June 27, 2011
Discharge in Chapter 7 Denied for Failure to Comply with Chapter 13 Confirmation Order
Standiferd v. United States Trustee, --- F.3d ----, D. Ct. No. 1:09-CV-00083-RB-RLP (10th Cir., April, 2011)
Issue: Is denial of the discharge appropriate based on chapter 7 debtor’s pre-conversion failure to obey the Chapter 13 confirmation order.
Holding: Yes under these facts.
Appeal from District Court
Ronald and Betty Standifer, filed Chapter 13, obtained confirmation of their Chapter 13 plan, and then violated the confirmation order by failing to update the trustee of their post-petition monthly income report and tax return, as required under their Chapter 13 confirmation order. The trustee filed a motion to dismiss and the debtors voluntarily converted their case to Chapter 7. The Chapter 7 trustee then filed a complaint to deny the discharge based on the failure to follow the confirmation order. The bankruptcy court agreed and denied the discharge. The District Court affirmed.
The 10th Circuit affirmed. Under section 727 (a)(6)(A), the court may deny discharge of a debt if the debtor willfully failed “in this case” to follow any “lawful order of the court.” The debtors argued a confirmation order is not a “lawful order of the court” and cannot require a debtor to do anything because under section 1307(a) and (b), a Chapter 13 debtor has an unwaivable right to either convert his case to a Chapter 7 at any time, or dismiss the Chapter 13 case completely. In applying the “plain meaning” doctrine to interpret the statue, and attempting to preserve legislative intent, the court held that for the purposes of § 727 (a)(6)(A) a Chapter 13 Confirmation Order is a “lawful order of the court”. Although the code may permit a Chapter 13 to convert or dismiss his case, and stop complying with the provisions of a confirmation order, “as long as the debtor remains under Chapter 13, however, he must comply with the terms of the bankruptcy court’s confirmation order.”
The debtors further argued that section 727 (a)(6)(A) is only applicable in a case proceeding under Chapter 7 and should not apply because the refusal to obey the confirmation order occurred before the case was converted to Chapter 7 and not “in this case” as required under the statute.” The debtors relied on section 348(f) in their claim that it is Congress’ intent for the two phases of a bankruptcy case be treated as separate and distinct, upon conversion from Chapter 13 to Chapter 7. The court held that at the time the discharge was denied under section 727 (a)(6)(A), the case was proceeding under Chapter 7. Further, rather than applying section 348(f) which focuses on the composition of a converted bankruptcy estate, the court applied section 348(a) stating “the conversion of a case from one chapter to another… does not affect the date of the filing of the petition, the commencement of the case, or the order for relief.” For purposes of section 727 (a)(6)(A) ““this case” includes proceedings occurring both before and after conversion.”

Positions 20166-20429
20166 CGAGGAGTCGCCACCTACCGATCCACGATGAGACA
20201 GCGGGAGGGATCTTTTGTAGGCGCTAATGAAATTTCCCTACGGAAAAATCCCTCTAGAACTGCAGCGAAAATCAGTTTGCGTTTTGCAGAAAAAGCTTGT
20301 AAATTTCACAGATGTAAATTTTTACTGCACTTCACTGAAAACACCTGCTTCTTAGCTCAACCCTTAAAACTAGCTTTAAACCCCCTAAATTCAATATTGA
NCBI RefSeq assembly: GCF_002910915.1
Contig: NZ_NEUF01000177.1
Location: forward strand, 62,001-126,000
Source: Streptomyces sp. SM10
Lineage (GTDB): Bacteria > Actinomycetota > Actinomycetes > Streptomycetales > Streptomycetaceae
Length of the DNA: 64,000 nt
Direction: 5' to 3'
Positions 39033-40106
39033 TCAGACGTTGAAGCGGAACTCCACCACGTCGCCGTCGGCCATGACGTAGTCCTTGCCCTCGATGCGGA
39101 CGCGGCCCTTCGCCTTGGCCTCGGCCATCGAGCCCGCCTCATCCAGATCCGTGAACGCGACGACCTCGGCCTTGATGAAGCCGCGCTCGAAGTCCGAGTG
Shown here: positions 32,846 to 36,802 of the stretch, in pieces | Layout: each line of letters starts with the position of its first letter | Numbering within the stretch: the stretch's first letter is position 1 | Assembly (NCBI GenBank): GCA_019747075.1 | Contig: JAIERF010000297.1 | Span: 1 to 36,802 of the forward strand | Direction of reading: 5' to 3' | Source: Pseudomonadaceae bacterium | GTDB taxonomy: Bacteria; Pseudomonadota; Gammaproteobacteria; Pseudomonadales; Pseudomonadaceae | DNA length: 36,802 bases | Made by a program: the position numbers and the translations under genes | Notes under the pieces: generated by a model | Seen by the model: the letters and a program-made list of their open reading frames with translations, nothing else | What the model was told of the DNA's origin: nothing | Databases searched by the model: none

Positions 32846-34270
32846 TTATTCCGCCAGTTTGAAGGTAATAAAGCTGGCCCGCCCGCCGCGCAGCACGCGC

The court found the denial of discharge to be a proper remedy against this debtor for misconduct. Under the Chapter 13 plan, the debtors proposed to pay 100% of the allowed unsecured which began at upwards of $400,000. By the time of conversion to Chapter 7, the debtors had nearly tripled their debt. Instead of the debtor “committing the fruit of his good fortune to his creditors” the court found the debtors’ disregard toward their obligations by spending their increased income on home improvements wrongful and warranting the court’s denial of their discharge. In this case, the court found the debtors were not entitled to the “extraordinary benefit of discharge” as it should only be available for “the honest but unfortunate debtor”.
By: Carolyn Afari
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I wonder if they were working with a bankruptcy attorney when they filed or not? If so, I'm curious how they missed that and failed to update the trustee.
Posted by: Spencer Hale | Oct 27, 2011 4:09:16 PM